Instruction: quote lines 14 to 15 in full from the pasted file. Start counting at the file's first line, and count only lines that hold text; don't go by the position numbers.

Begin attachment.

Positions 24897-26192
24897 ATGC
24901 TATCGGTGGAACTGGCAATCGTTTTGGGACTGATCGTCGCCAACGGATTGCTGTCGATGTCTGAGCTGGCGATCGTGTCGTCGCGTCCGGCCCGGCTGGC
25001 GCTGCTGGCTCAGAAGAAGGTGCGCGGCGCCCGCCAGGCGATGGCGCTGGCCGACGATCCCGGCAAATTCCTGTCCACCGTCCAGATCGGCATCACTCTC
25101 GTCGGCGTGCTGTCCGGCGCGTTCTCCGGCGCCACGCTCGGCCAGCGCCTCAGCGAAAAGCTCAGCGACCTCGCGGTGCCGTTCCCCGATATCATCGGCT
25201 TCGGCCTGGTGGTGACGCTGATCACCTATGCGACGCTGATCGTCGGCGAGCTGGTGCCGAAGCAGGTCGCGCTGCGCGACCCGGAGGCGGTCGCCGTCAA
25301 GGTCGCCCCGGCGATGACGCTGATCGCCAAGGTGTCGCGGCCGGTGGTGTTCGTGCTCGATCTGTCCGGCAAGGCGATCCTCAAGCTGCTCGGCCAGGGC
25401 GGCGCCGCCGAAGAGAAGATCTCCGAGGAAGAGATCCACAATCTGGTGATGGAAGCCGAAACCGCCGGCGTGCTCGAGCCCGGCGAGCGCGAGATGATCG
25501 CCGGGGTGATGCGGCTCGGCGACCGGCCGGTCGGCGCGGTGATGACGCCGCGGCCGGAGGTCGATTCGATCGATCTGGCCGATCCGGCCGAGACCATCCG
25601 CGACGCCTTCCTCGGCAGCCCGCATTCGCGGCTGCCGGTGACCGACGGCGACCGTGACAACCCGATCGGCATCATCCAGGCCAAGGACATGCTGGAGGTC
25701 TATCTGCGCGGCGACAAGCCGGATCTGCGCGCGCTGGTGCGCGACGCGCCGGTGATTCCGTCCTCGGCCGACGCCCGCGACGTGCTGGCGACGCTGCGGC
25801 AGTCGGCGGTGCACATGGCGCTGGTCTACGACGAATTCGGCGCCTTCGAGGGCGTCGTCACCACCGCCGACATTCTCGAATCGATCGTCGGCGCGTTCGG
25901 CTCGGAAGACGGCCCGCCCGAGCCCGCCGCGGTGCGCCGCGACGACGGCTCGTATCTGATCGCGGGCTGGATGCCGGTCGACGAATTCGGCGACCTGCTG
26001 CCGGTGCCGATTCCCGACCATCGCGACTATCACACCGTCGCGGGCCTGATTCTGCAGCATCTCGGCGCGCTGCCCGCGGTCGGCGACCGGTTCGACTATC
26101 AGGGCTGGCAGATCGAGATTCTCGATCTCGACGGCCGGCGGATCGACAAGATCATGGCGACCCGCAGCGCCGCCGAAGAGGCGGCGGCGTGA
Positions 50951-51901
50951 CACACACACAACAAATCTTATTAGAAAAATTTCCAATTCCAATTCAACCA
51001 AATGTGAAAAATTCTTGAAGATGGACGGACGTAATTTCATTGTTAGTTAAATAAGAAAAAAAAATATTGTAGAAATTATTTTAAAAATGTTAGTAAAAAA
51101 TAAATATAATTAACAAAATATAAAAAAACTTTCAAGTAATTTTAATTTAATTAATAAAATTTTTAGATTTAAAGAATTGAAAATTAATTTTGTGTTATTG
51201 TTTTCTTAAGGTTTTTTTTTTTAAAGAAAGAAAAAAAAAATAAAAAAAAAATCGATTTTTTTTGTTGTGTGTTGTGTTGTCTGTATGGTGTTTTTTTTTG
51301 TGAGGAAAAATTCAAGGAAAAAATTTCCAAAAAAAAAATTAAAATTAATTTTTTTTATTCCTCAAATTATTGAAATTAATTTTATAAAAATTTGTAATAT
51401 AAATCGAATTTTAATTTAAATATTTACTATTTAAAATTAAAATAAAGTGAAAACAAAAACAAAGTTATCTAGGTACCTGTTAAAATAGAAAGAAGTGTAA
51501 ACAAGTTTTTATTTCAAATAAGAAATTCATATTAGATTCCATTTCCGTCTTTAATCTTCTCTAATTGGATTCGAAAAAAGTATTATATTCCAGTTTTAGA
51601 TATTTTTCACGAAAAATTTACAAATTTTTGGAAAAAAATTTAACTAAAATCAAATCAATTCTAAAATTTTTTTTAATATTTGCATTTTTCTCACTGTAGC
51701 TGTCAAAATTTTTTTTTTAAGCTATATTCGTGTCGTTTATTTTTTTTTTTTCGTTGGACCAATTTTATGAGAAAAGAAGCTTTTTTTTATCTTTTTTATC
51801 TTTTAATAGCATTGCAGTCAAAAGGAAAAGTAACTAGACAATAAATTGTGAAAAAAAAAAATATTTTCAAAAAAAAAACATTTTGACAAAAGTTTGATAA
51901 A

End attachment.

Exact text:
26001 CCGGTGCCGATTCCCGACCATCGCGACTATCACACCGTCGCGGGCCTGATTCTGCAGCATCTCGGCGCGCTGCCCGCGGTCGGCGACCGGTTCGACTATC
26101 AGGGCTGGCAGATCGAGATTCTCGATCTCGACGGCCGGCGGATCGACAAGATCATGGCGACCCGCAGCGCCGCCGAAGAGGCGGCGGCGTGA